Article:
Published on 14-Jun-2010
Validated on 19 Nov 2012
Calgary Catholic School District (CCSD)
Asset Management, Green/Sustainability, Cloud & Service Management, Service Management
A large Canadian school district improves efficiency and can respond to service requests more quickly when it implements a comprehensive work and asset management system from IBM.
Improve management of service requests and preventive maintenance to help staff maintain a safe environment for teaching and learning
A single work and asset management platform that enables operations to quickly see recurring issues, automate escalation and communication, and maintain comprehensive asset histories for governance requirements
Faster response time for critical maintenance issues; greater customer satisfaction; increased asset reliability for reduced costs
Today, the school district uses IBM Maximo Asset Management software to manage all work for contractors and internal labor. Any district staff member, about 4,500 people, can generate a request in IBM Maximo software by simply sending an e-mail to the organization’s maintenance team. Because requests can vary from a light that’s not working to no heat in a school to an application for new classroom equipment, the maintenance team reviews and triages each request and responds accordingly: contacting the original requestor if more information is needed; forwarding the service request to the school principal or caretaker for approval; or launching a work order based on the service ticket in the system.
Company: Calgary Catholic School District
Focus: IBM Maximo Asset Management
When Calgary Catholic School District needed to improve asset management across its 106 schools it turned to IBM. The district, which is the largest Catholic school district in Alberta, Canada, serves nearly 45,000 students from kindergarten to grade 12. To find out how IBM Maximo Asset Management software is helping the district maintain a safe environment for teaching and learning, we spoke with Al Berting, the district’s manager of operations.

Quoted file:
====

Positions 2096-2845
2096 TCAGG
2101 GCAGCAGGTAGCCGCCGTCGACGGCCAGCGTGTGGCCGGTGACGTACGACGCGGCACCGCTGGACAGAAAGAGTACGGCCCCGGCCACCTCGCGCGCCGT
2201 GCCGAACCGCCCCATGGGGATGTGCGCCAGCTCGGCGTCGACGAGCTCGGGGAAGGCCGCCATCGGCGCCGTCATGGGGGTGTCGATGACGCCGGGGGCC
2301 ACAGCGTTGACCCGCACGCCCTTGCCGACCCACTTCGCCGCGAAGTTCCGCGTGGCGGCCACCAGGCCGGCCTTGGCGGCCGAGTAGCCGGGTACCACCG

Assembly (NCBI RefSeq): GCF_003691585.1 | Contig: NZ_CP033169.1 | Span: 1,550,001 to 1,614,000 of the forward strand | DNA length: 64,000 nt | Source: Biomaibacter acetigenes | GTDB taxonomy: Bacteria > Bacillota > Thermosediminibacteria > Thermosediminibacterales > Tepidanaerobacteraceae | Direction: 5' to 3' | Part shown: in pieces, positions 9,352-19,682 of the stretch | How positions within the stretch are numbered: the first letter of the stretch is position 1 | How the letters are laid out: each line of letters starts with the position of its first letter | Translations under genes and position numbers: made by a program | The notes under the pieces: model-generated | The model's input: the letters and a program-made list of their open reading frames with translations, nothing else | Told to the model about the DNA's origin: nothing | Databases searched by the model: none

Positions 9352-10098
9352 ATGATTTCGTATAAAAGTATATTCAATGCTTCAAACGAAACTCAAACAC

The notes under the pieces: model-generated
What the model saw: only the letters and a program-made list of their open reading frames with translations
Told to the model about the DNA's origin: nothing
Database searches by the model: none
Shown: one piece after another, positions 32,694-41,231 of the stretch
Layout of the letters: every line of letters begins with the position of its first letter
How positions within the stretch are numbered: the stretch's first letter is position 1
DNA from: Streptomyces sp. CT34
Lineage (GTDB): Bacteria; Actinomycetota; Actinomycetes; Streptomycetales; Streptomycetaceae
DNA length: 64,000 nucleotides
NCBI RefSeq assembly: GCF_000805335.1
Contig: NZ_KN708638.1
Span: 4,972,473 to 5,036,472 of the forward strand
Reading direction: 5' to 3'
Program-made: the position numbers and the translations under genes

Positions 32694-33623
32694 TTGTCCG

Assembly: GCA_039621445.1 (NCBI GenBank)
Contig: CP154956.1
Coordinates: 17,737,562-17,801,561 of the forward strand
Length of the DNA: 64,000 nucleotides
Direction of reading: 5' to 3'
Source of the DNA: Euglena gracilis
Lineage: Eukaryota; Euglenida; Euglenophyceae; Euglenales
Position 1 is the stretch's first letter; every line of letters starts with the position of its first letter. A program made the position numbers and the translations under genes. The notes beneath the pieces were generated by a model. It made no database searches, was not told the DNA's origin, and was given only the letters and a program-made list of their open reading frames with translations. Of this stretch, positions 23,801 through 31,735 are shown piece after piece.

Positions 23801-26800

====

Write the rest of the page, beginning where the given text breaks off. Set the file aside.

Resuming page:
Al, what challenges led to your investment in IBM Maximo Asset Management software?
One of the key functions was the service request side—having a tool that we could have available to all of our schools to put in service requests through the wide area network. That was really the biggest focus was to get a service request system in place.
And then beyond that to take that information that we were getting from the schools and use it to start managing, scheduling our work that needed to be done in these schools to get them to operate and function properly.
Was there a turning point when you knew you needed a new system?
Our district has been growing at about two schools a year for the last say 15 years. We were certainly getting a lot bigger, adding a lot more buildings to our district. And we needed a system in place that would allow us to add more work and do more stuff with the same amount of people.
Tell us how IBM Maximo Asset Management software supports your organization.
If somebody needs something done in a school, if there’s no heat call or they need a white board hung or a toilet is plunged or a light's not working, it’s as simple as them generating an email. They send it to our service address.
That generates the service request in Maximo. We have a service desk that will triage that information, maybe go back to the original requester and ask for more information. They may talk to the caretaker to have them check something to find out what’s going on. If we have to send out a contractor or one of our internal trades we’ll use that service ticket to create a work order.
That work order gets electronically assigned to our major vendors. So basically if it’s a high priority item they’re getting that instantly. And as it kind of works through the process they are then statusing and giving us the feedback of where it is in its life, whether it’s in progress or awaiting materials or complete.
So there’s steps along the way there that are instantly sending out email notifications back to the original requester giving them updates of where their request is in the system.
How does the system help you handle preventive maintenance?
We have about 700 portable classrooms that can be moved and relocated to whichever school needs them at the time. Each one of those portable classrooms has its own furnace and heating system in it. And so we certainly want to make sure that we’re checking those systems on an annual basis to make sure they’re safe. So those are things that we generate and keep track of as equipment records. Anything that’s mandated by law, whether it’s a city bylaw, we’ve got backflow prevention devices in all of our schools that have to be tested annually. Any fire code things, fire alarm systems.